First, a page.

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Hey guys I have a query and it works fine, but I want to add another table to the mix. The invite table I want to add has two fields: username and user_invite. Much like this site, I am using a point system to encourage diligent users. The current query which is displayed below adds the up votes and down votes based on the user in question: $creator. I want to count the number of entries for that same user from the invite table, and add 50 for each row it finds to the current output/sum of my query. Is this possible with one query, or do I need two?

SUM(IF(points_id = \"1\", 1,0))-SUM(IF(points_id = \"2\", 1,0)) AS 'total'
FROM points 
LEFT JOIN post ON post.post_id=points.points_id 
WHERE post.creator='$creator'"
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3 Answers 3

up vote 1 down vote accepted

This should work :

SELECT *,**SUM(IF(points_id = "1", 1,0))-SUM(IF(points_id = "2", 1,0))+(select count(*)*50
from inivite where username='$creator') AS 'total'**,
FROM points LEFT JOIN post ON post.post_id=points.points_id WHERE post.creator='$creator'" 
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Thanks Marc.... – Scarface Apr 11 '10 at 1:41

Assuming that there might be no correspondence in invite table, I used outer join and coalesce:

SET @good='1', @bad='2', @creator='$creator';

  SUM(IF(points_id=@good, 1,0))-SUM(IF(points_id=@bad, 1,0))+COALESCE(inv_cnt, 0) * 50) AS total
FROM points 
  LEFT JOIN post
    ON post.post_id=points.points_id
  LEFT OUTER JOIN (SELECT username, COUNT(user_invite) as inv_cnt
                   FROM invite
                   GROUP BY username) invites
    ON post.creator = invites.username
WHERE post.creator=@creator;
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Designing this query with limited knowledge of the schema...

SUM(IF(points_id = \"1\", 1,0))
-SUM(IF(points_id = \"2\", 1,0))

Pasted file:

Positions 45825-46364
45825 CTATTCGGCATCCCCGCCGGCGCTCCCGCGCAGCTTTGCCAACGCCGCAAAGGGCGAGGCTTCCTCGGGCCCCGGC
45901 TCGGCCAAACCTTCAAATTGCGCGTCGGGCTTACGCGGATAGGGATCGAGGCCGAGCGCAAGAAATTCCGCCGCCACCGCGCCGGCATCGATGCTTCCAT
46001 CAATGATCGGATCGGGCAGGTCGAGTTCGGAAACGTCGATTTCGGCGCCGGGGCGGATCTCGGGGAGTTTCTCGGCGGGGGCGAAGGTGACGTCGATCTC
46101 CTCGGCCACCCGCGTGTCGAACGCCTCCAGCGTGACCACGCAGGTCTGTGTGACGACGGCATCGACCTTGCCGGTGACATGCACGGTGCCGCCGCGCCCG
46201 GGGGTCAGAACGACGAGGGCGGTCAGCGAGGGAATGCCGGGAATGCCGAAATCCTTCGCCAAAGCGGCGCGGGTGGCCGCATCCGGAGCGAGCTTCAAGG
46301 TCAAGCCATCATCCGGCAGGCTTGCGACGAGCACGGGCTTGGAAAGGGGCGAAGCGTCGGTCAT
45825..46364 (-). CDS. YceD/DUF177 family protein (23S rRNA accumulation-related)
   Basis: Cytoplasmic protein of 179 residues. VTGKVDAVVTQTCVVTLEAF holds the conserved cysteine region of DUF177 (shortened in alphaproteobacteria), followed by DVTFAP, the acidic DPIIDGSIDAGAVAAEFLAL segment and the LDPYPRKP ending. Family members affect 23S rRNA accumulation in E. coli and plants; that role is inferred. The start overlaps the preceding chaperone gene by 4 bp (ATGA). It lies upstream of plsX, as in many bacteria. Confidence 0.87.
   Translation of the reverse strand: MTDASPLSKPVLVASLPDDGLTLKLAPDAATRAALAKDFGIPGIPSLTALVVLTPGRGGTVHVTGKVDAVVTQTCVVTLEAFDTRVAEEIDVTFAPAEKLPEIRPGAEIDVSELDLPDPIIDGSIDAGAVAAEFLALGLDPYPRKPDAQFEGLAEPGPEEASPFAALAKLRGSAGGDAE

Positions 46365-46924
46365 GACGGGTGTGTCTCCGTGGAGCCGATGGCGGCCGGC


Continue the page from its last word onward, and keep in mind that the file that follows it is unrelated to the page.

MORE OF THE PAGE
+ 50 * COUNT(invite.user_invite) AS 'total'
FROM points
LEFT JOIN post ON post.post_id=points.points_id
LEFT JOIN invite ON post.creator = invite.user_invite
WHERE post.creator='$creator'

The important thing here is the extra lines, which I've marked with "<--". One is for JOINing your two tables together, the other is to modify the argument of the SUM function.

Post back if this doesn't work.

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you forgot some brackets, but after modifying it, it does not quite work. There are two entries in invite, and a starting points of 4. The total should thus be 104 (4+50*2), however, I get 408. The 2nd left join seems to double the original points of 4 if I remove the 50*COUNT, and the count of the invite entries seems to double count to give a total of 400. Not sure why this would looks correct to me. – Scarface Mar 31 '10 at 4:58
SUM and COUNT are applied to the whole result set, that is, the joined tables (restricted by where). By joining an additional table, you may - among other things - end up counting some of your points_ids serveral times, since they might appear several times in your joined table. Still only a guess, can't really say anything whithout knowing something more about your schema. – titanoboa Mar 31 '10 at 8:35
Oh, I see what happened -- at least with my query. I messed up the parens; it should be: SELECT *, SUM(IF(points_id = \"1\", 1,0)) - SUM(IF(points_id = \"2\", 1,0)) + 50 * COUNT(invite.user_invite) AS 'total' FROM... I transposed a paren from ...2\", 1, 0))` to after invite.user_invite). Fixed in my response now. THAT should work, I think... – Christian Mann Mar 31 '10 at 17:42

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